By Dominique Vidalon
PARIS (Reuters) - Since their underground hit "ToyBoy" in 2006, Stuck In The Sound has been the one to watch on the French indie rock scene.
The Parisian act has built a reputation at home for manic live performances, intoxicating guitar riffs, and a hard-hitting but lyrical sound that is rarely heard in French rock.
The band, which sings in English and cites Nirvana, The Pixies, Smashing Pumpkins, and Sonic Youth as key influences, will release its much-anticipated third album "Pursuit" January 30.
This could be the band's chance to finally go global and join fellow rockers Phoenix or electronic acts Justice and Air on the select list of Gallic artists who made it big overseas.
The album cover featuring the vast horizon of a psychedelic red and pink sea sets the stage for the band's new ambitions.
"It reflects our desire to take this album really far. It's the dream of four kids who want to conquer the world with their songs," lead singer and guitarist Jose Reis Fontao, 29, told Reuters.
The band, which also includes guitarist Emmanuel Barichasse, 29, bassist Arno Bordas, 31, and drummer Francois Ernie, 30, was formed in 2002.
It was a time when 14-year olds all over France were forming guitar bands, inspired by international acts such as The Strokes and The Libertines.
The members of Stuck In The Sound were older than these "Bebes Rockers" (Baby Rockers)and they had a different agenda.
"We wanted to shake up the French rock landscape. We were fed up with these people who were saying that the French could not play indie-rock," Fontao said.
Initially the band, who met when Jose and Arno were in film school, set out to create and play the U.S. indie rock of the 1990s they had loved so much when they were teenagers.
The recreational pastime quickly evolved into what Jose describes as an "obsessive, quasi-neurotic" quest to forge a unique sound and the discovery that band members would dedicate their lives to making music.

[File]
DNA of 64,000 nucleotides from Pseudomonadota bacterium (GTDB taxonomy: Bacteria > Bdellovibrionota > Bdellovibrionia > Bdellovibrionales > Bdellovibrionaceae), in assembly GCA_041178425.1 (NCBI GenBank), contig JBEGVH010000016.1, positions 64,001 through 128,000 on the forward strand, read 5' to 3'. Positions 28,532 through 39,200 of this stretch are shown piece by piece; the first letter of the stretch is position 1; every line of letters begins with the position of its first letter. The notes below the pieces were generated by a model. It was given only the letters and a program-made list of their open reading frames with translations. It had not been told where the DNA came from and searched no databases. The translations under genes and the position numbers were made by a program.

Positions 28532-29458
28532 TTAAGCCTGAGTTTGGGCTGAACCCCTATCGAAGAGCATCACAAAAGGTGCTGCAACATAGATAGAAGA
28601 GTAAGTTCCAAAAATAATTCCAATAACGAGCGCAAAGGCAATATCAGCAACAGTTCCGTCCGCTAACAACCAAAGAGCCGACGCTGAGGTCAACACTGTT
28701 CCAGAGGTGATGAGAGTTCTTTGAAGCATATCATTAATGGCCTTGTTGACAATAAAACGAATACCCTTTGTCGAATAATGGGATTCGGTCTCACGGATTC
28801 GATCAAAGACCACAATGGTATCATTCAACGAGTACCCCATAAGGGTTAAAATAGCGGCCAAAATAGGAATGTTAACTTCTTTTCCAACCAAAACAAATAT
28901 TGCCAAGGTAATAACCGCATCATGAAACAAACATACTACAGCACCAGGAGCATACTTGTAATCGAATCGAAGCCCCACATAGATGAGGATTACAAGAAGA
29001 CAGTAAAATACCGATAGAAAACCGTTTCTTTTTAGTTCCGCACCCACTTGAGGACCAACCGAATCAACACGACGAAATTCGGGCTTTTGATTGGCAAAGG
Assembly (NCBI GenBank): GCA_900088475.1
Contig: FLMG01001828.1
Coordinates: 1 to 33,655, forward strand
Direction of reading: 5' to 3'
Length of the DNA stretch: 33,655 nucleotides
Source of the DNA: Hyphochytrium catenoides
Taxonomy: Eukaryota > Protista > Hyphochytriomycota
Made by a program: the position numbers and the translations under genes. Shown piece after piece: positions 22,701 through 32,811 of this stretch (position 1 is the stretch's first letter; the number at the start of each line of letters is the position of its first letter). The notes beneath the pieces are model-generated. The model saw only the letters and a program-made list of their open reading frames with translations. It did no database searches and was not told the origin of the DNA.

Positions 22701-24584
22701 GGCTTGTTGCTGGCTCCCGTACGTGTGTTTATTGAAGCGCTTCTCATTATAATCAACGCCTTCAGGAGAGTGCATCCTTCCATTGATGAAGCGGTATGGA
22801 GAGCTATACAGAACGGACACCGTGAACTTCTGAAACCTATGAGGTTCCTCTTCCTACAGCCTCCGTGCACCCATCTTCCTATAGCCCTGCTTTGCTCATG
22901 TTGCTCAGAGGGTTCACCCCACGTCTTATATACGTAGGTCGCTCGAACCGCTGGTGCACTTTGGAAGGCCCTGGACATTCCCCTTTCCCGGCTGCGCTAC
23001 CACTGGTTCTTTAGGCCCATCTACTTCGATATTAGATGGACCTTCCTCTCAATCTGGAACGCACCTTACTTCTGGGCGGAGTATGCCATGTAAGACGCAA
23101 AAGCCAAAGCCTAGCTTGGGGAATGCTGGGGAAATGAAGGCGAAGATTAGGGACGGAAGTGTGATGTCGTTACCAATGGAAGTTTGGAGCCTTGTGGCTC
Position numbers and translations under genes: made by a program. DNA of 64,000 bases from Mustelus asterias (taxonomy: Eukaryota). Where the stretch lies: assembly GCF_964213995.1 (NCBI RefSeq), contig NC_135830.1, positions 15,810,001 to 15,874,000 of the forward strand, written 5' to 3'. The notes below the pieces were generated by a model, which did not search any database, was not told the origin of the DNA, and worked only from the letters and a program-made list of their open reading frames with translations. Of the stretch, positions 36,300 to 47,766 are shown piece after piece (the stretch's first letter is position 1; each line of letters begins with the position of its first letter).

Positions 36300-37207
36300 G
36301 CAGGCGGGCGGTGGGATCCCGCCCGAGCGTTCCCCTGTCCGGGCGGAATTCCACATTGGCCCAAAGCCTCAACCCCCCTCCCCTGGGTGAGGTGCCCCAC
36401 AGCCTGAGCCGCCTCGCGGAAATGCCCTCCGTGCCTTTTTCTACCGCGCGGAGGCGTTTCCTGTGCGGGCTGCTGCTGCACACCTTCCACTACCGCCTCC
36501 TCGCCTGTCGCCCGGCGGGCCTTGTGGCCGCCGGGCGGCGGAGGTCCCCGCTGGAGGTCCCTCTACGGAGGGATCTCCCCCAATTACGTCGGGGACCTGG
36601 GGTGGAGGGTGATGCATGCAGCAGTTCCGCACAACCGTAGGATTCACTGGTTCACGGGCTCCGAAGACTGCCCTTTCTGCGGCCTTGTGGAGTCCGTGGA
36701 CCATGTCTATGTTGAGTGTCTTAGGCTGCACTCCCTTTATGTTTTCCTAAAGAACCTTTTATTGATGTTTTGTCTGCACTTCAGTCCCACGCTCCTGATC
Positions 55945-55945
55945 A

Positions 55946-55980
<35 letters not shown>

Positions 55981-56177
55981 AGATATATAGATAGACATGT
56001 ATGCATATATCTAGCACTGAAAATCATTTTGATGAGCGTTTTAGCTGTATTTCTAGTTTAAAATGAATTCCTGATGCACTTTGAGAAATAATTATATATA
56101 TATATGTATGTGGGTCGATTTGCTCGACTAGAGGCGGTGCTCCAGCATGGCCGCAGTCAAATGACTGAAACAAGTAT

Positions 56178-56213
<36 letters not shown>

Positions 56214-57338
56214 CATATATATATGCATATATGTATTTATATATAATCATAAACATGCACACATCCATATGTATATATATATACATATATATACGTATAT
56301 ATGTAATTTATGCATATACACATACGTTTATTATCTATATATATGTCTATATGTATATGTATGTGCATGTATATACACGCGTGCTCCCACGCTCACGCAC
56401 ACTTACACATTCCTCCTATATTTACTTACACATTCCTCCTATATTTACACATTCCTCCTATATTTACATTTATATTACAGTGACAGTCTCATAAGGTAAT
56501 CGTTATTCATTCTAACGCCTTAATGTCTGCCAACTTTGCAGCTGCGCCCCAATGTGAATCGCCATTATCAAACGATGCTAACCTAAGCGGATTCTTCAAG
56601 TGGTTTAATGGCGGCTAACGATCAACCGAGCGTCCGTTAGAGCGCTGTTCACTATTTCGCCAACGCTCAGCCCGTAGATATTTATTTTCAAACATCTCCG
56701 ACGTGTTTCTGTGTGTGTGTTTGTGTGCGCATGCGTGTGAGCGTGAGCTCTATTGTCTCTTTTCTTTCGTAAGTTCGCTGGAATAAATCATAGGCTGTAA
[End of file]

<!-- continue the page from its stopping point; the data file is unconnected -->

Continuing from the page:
The Internet, intense touring in France and forays abroad including opening for The Rapture in Nashville won them a devoted fan base and a solid reputation for playing vibrant gigs, where a raucous audience often invades the stage.
"On stage we give out all we've got. We play each gig as if it was our last night and our last breath," Ernie said.
Fontao, the charismatic elf-like singer, who can hold delirious crowds under his spell, credits the trademark black hood that hides his face while on stage with magical powers.
"That's what gives me the strength to jump really high on songs like 'OUAIS'. It makes me feel like a super-hero. It was the hood or being on drugs," he joked.
Their first album "Never mind the Living Dead" in 2006 and its cover shot of a blond toddler with her face smeared in chocolate was an explosion which showcased the band's technical skills and raw energy, winning them a popular and critical following.
The single "ToyBoy" with its memorable intro "Shake, shake, shake, shake! Do you want me now ?" eventually ended up on the tracklist of the Guitar Hero World Tour videogame.
With their second album release in 2009, "Shoegazing Kids," the band confirmed they were serious players on the French rock scene as they learned to channel energy and polish their sound, exploring the melancholic road of teen angst.
The 13 tracks of the new album take the listener on a dizzying rollercoaster ride to the core of what makes the band's musical identity, a powerful sound entwined with vulnerability.
"While on the second album we were retreating within ourselves, with this one we are truly opening up to the outside world with a large variety of songs," Barichasse said.
The band will tour France, Switzerland and Belgium from February, with its eyes on the U.S. and its festivals later this year. "Pursuit" will be released on January 30 on the Discograph label.
(Reporting by Dominique Vidalon, editing by Paul Casciato)